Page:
What is the need of using the passive form, for instance:

These lines have been taken from the poem XYZ.


These lines have taken from XYZ.

What's the reason behind it?

  • Ehm, the lines haven't taken anything. If you don't want to use passive sense, you should say "I have taken these lines from ..." – Mr Lister Apr 1 '16 at 16:23
  • Your second sentence (These lines have taken from XYZ.) is not grammatically correct. You can say These lines are taken from XYZ. – Alan Carmack Apr 1 '16 at 16:28
  • @StoneyB, I agree that the reference you quoted does answer the question but ... it's a bit technical, isn't it? – JavaLatte Apr 1 '16 at 17:20

A normal sentence looks like this.

the boy stole the apple.

It says who is doing something, it says what they are doing, and it says what it was done to. All the information you need to know what happened: perfect.

But sometimes we don't know, or don't want to say, who stole the apple, or you are more concerned about the apple than about the person who stole it. We could say

Somebody stole the apple.

Or we could use the passive voice

The apple was stolen.

If it was your apple and you are thinking bad thoughts about the person who stole it, you will go for the first option.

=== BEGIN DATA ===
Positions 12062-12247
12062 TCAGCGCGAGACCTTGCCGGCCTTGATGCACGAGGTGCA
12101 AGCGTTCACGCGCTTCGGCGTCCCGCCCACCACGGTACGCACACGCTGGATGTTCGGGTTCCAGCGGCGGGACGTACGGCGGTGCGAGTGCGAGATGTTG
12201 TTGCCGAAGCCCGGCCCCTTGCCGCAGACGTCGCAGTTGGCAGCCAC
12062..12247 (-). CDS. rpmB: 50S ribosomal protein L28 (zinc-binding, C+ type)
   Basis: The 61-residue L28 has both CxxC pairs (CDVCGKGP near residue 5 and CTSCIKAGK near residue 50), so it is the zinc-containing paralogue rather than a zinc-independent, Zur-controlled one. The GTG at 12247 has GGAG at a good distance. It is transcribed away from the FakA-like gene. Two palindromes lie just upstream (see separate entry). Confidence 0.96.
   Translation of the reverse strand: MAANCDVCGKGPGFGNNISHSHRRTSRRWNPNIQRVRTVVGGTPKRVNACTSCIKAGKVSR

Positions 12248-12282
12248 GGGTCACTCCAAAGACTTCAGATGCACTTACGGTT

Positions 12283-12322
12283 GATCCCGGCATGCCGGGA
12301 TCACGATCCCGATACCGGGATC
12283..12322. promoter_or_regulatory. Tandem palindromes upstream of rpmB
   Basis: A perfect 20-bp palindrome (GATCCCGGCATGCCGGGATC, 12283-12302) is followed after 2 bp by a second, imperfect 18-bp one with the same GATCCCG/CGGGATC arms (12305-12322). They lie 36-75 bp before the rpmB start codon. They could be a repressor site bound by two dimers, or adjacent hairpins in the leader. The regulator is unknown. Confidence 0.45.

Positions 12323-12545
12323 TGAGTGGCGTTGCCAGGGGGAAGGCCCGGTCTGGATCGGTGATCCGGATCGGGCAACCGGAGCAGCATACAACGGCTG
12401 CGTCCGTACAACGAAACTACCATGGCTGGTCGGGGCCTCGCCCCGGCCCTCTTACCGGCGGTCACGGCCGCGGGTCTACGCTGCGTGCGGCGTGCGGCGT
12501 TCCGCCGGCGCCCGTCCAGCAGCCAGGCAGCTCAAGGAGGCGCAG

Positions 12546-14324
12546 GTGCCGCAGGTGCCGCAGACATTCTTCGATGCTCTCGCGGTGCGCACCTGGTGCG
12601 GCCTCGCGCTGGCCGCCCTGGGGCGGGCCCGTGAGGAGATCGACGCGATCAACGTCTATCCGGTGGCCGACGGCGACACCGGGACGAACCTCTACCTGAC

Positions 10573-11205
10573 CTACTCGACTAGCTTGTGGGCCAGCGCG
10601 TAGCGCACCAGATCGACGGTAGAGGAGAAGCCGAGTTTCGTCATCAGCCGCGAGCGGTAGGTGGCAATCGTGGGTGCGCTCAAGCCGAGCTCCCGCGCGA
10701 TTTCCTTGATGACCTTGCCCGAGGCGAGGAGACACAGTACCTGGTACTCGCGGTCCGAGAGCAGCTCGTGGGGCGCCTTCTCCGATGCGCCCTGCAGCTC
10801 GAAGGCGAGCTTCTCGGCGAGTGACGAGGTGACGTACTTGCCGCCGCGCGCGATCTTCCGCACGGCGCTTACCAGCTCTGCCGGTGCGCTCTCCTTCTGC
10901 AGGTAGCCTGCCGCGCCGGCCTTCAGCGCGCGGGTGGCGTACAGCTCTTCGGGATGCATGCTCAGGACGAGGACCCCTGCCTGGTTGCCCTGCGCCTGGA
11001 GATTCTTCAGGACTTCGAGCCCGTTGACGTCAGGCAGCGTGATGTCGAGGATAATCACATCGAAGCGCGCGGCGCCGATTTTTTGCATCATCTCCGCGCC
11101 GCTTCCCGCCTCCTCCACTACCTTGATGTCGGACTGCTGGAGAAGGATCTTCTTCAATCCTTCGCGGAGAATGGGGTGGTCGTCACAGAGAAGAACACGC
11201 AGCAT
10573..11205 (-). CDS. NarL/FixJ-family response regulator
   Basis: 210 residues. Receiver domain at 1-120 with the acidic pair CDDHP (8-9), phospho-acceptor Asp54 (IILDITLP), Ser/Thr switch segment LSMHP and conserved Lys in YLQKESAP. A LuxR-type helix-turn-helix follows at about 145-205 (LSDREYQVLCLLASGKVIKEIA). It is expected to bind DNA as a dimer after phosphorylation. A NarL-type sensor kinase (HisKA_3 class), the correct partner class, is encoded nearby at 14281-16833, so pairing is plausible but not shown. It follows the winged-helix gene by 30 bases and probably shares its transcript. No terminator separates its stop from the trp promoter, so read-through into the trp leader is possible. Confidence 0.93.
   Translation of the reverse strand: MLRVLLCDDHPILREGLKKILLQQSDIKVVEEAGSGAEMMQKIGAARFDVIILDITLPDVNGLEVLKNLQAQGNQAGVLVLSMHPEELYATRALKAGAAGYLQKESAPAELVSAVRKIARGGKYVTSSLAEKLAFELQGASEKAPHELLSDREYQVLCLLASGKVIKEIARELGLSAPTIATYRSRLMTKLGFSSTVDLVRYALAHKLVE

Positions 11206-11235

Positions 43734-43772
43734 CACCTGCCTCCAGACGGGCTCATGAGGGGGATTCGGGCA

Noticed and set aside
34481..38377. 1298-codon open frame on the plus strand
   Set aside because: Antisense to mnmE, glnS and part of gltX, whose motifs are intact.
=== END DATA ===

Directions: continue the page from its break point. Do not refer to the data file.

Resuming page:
If you are more upset about the apple and you are not concerned who stole it, you want to focus on the apple so you put it first: the second option- passive form- is what you need.

In spoken English, passive mood is used, but it's less common than you might think if you look at written English- especially formal or technical writing.

For formal writing, people try to avoid repeatedly saying "I did this" then "I did that": see the "I and we" section fo this style guide, and passive form is perfect for this- you don't have to say who did it. If you just restrict it to avoiding references to yourself, it's fine: but if you get stuck in passive mood, you end up with a story that has more whodunnits than a murder mystery.

There is no way of finding out from these sentences alone why the author used passive mood for the sentences you provided. Maybe he doesn't want to say "I": maybe he feels that it is unimportant who chose the lines- he simply wants to report where the lines came from.

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